One National Curriculum?

A nation should require all of its students to study the same national curriculum until they enter college.


Studying the same national curriculum until students enter college is, in my opinion, absolutely meaningless. By the time students start going to college, they are already eighteen to nineteen years old. They already know what interests them long before that, usually by the time they are fifteen or so, and hence, studying one curriculum irrespective of their interests would mean sheer wastage of two to three years that they spend preparing for college.

Not only this, studying the same curriculum may prove detrimental to the student too. This is because if the nation follows one curriculum, it will have a fixed number of same subjects. Since universities cannot introduce a hundred courses, students will miss out a lot on their areas of interest, because in this situation, ideally there would be one book per subject. This is bad in two ways. Firstly, a student does not get to learn much in the subject that he wants to study. Secondly, he does not get to learn much in any subject that he studies, because everything would be taught in a concise form if they were to introduce a curriculum which had subjects suited for all. If it didn’t, then it would be pointless to study such a curriculum, for example, a student interested in pursuing Microbiology in his graduate course might find the entire curriculum worthless if there weren’t enough material on that. Chances are, that there might be one chapter about it in the curriculum of Biology.

This would result in dissatisfaction on the part of the student, which would ultimately end up in the student scoring less marks, and not even caring about it. In the long run, this proves harmful as the student grows a negative approach towards studies. By the time he passes out college, he might not be in a position to be recruited by any company, but by then it is too late to go back and start afresh.

In my opinion, college is a place where you nurture your interests. This means that you should already have discovered your interests long before you enter college. It would hence be more useful to have an overall perspective to the stream, or to have completed some prerequisite courses in school so that it is easier to cope with the advanced topics that are taught in college, instead of wasting time studying subjects that will never be useful to you in your life. Being a computer engineer, I wonder sometimes how the immense amount of mensuration and literature in Hindi that I studied will ever come into some usefulness in my daily work.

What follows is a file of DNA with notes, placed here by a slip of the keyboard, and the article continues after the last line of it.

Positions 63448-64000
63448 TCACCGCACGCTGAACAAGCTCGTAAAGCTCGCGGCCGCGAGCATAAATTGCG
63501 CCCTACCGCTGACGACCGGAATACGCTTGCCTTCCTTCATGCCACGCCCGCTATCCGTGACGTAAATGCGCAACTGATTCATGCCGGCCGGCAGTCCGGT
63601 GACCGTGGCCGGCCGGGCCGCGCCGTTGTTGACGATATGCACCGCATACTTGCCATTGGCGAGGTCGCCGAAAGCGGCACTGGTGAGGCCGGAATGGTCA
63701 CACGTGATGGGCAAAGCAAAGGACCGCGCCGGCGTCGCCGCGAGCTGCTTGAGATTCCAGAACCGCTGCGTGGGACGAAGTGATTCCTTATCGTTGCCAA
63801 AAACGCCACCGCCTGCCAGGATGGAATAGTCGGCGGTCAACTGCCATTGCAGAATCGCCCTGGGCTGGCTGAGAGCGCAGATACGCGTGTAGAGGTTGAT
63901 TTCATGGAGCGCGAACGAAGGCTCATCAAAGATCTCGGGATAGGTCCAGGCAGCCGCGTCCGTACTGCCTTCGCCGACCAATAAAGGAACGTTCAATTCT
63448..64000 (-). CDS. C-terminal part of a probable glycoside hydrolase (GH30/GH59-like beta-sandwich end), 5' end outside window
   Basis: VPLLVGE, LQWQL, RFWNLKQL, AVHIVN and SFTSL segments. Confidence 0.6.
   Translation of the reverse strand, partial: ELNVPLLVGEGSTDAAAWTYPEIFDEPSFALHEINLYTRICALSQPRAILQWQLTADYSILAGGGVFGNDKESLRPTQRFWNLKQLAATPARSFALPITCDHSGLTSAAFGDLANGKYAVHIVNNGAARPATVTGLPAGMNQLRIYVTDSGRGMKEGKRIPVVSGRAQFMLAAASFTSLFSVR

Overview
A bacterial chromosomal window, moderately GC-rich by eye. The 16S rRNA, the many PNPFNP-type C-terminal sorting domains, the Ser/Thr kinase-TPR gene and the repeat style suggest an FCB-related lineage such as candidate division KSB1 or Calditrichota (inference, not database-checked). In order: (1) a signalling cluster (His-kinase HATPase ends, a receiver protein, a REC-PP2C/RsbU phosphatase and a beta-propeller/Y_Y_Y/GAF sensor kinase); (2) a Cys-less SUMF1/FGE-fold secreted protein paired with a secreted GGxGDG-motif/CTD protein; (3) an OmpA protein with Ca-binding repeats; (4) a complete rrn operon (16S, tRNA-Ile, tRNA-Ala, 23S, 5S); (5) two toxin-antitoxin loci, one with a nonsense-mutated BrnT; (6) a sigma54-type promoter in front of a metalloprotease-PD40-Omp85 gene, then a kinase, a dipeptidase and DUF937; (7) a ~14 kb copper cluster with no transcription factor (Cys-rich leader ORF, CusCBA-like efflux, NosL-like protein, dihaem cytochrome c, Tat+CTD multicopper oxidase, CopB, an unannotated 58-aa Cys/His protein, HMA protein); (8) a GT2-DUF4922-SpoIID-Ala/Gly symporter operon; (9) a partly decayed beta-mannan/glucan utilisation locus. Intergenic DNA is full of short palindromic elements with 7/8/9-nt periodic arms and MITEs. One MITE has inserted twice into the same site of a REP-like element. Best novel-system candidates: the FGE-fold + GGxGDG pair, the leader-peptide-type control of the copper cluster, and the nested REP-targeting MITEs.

Another example of a national curriculum which might collide with interests in a culture which is inherently secular. In secular countries, there are minor differences in subjects, based mostly on focusing of regional history and literature. For example, in India, it is natural to find a higher focus on Dravidian History in the southern states, and Mughal History in the northern state Boards. Also, as a second language, students usually opt for their mother-tongue as a subject. Having a single national curriculum will result in conflict with interest of the individual state and result in dissonance between the nation and its states. Hence it is highly unfavorable in such cases to have one national curriculum.

To conclude, I would say that whereas the base of all students, which is made during the primitive years in middle school, might be same, and that having a common curriculum might help, extending it up to the point until a student enters college is really not the best option when we understand that it would result in a compromise of the student’s academic knowledge, and hence once the student realizes his areas of interest, the nation should allow for a flexible curriculum that allows him to choose his subjects and master his genre, so that he can succeed in his life.

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